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going back and forth. some getting better. some becoming increasingly unstable. that's what's happening. i should point out as well, to your point earlier, some things worked well. a first wave of patients that arrive here, doctors tell me, within 15 minutes of the explosion, very quick, so key, chris, taking care of trauma patients. within an hour, that golden hour, all of the patients going to arrive here at brigham and women's did arrive here. one thing i'll point out. you may have heard this in case you haven't, doctors have confirmed to me that within those explosive devices, there was back and forth on whether they contained other things, such as carpenter nails and bb-like things, and the doctors did confirm that in fact is true. explosive devices did contain those things. details still coming out. we'll go inside the hospital here and learn more. >> very important reporting, sanjay. we look forward to getting it from you. benefit from your perspective,
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as horrible as this is, the idea that only three lives lost when over 170 injured by crude and powerful devices shows what an amazing response there was on the ground and the hospitals. sanjay will be giving us more on what he gets from his reporting. back to you. >> the latest on the investigation, as you know, it's been rapidly developing and there are so many more questions than answers. joe johns covering the latest on the investigation for us. he's in washington. the latest information that has been -- that we have. all right. a law enforcement official telling us this was -- i want to make sure i put the quotes around where appropriate -- likely but not certain a timing device attached to the explosive device, not activated by a cell phone, someone could have set this up and left before it would have detonated. what can you tell us about that in. >> reporter: that's the sum and substance of it, likely but not certain there was a timing
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device aattached to the bomb which the reporting described apparently encased in a pressure cooker and discarded there on the street, perhaps to look like trash. and talking to more than one law enforcement source now, what we're being told is the developing picture is one of fancied up pipe bomb, if you will that was really very weak in nature by substantive terms compared to ieds all across the world but placed in this location, with so many people, it caused a lot of injuries. had it been, say, petn or a stronger explosive we would have seen more casualties. being described as a primitive device with a timer on it as opposed to being triggered by a
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cellular phone and that is what the authorities are working on right now. it's important to note that authorities are also telling us this information as we have it is not 100% likely but not certain, isn't 100% for sure. >> thanks very much to you, joe. they're so emphatic this is not 100%. so far they say there was no warning, nothing that could have picked up in advance something like this was going to happen ands it more difficult to find out who is responsible. ow former fbi director, tom fuentes. what is the significant information on the timing device? what does that tell you about the significance of the attack, who might have been responsible. >> first of all, timing device means one person could have done both bombs, could have set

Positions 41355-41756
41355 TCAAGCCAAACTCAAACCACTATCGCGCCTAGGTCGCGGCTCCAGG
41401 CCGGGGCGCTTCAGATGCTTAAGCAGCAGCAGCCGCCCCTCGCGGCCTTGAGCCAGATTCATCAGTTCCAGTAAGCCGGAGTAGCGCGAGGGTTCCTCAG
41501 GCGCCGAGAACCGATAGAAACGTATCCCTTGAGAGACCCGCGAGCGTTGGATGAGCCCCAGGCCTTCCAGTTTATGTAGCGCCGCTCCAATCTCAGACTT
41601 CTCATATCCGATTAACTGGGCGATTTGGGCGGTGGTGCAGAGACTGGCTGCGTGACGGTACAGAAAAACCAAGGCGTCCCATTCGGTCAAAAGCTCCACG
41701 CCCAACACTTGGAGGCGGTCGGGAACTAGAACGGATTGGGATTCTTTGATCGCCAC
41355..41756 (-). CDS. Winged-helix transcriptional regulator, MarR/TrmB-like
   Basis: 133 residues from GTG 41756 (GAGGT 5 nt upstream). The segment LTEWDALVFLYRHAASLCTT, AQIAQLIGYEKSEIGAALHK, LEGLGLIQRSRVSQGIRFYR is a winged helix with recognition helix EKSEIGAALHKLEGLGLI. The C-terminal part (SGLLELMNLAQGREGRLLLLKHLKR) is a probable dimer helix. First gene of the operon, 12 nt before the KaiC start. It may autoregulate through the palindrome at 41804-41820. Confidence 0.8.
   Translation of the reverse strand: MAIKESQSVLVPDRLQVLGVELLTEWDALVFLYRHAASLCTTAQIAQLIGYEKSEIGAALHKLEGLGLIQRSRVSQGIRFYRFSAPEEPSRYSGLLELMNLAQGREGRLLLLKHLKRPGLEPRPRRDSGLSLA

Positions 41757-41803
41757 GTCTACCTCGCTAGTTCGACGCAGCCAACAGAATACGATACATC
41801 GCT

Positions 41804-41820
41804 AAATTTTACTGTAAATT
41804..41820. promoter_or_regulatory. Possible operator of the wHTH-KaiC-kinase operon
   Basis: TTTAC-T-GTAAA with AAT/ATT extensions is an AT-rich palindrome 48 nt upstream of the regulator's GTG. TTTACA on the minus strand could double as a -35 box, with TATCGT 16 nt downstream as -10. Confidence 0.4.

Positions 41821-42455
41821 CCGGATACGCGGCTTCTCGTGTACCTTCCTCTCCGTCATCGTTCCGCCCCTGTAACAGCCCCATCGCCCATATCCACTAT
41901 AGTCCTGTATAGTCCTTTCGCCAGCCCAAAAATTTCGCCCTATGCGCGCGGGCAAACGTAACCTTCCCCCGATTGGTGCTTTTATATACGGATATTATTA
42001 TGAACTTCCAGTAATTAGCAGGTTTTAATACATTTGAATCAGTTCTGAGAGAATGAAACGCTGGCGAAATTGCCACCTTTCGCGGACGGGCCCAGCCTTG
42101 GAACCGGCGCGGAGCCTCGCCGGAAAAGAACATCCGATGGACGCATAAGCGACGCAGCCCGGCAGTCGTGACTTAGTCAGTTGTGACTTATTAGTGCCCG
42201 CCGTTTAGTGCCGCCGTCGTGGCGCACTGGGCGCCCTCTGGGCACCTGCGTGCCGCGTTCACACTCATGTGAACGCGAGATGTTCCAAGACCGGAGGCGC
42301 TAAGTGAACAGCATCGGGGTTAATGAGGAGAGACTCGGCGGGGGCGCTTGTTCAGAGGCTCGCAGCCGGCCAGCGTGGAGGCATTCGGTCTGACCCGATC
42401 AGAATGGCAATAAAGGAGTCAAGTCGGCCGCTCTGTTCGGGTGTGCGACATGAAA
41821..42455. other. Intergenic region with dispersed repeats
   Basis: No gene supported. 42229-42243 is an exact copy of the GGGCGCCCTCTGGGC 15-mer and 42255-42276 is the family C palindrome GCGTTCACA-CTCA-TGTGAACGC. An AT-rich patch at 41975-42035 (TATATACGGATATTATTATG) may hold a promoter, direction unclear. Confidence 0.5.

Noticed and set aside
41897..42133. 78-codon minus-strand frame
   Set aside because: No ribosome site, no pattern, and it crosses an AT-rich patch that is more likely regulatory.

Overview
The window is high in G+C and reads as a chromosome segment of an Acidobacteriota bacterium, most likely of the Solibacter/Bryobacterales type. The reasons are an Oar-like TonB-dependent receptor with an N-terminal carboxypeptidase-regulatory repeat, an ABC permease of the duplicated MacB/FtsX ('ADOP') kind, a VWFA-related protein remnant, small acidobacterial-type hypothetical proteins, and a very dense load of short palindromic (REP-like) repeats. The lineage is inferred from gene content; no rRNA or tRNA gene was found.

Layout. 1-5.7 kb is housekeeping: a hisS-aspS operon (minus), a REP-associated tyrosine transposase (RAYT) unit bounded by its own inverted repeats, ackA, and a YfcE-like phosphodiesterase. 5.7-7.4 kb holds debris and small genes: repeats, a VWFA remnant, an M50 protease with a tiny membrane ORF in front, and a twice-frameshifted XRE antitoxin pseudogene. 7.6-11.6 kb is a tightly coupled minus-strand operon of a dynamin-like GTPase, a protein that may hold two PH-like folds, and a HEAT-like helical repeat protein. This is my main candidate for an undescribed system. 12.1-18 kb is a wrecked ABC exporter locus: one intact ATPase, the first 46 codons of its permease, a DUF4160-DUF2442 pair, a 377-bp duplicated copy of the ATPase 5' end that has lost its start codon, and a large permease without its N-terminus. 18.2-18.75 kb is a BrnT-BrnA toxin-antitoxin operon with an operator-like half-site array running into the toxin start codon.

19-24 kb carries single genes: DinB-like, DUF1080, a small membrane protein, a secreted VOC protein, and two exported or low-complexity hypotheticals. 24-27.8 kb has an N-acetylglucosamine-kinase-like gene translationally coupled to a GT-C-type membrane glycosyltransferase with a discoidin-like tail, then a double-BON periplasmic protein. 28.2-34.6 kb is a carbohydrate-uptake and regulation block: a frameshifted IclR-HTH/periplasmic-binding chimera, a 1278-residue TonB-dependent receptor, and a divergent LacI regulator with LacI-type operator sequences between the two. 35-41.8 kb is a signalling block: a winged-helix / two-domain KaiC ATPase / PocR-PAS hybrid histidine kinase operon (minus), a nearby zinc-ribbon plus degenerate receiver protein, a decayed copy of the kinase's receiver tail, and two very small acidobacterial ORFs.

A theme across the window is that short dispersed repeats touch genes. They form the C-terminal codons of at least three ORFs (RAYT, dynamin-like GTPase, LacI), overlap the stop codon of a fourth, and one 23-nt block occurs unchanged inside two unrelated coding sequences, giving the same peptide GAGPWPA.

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timers to go off simultaneously and a variance of 15, 20 second. it means it didn't require multiple people to carry out the attack. but it may have a couple of people involved in it. secondly, if that's true, that a pressure cooker was used for the explosive to be placed inside, that would actually diminish the power of the bomb. it itself could become shrapnel but usually when you take a bomb if you contain it in something like that, it will tend to smoother it slightly and reduce the power. we've seen, i've been to bombings where there was some type of material wrapped around it that became a containment in and of itself. when the police bomb squad detonate a suspicious package they're using an oversized pressure cooker. also explosives in iraq where they try to put them inside cement truck, big bowl of a cement mixer, for example, that mixer ended up reducing the
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amount of power of it. so that could count for 170 wounded instead of 170 dead. >> all right. tom, a quick follow on that, what is your feeling right now as to the fundamental question, domestic or forren? there's some reporting that al qaeda linked magazine "inspire" had techniques how to make a bomb matched this was done. anybody could have figured out how to do this. anything you have heard given you an indication of domestic versus foreign, inspiration or origination? >> personally, from the very beginning, i tended to lean toward domestic. i have been at international bombings overseas on several occasions running the investigation. i've been in the u.s. also running them. and what you have here is if your expertise is on middle east terrorism, every bombing tended to look like that, it has hallmarks of middle east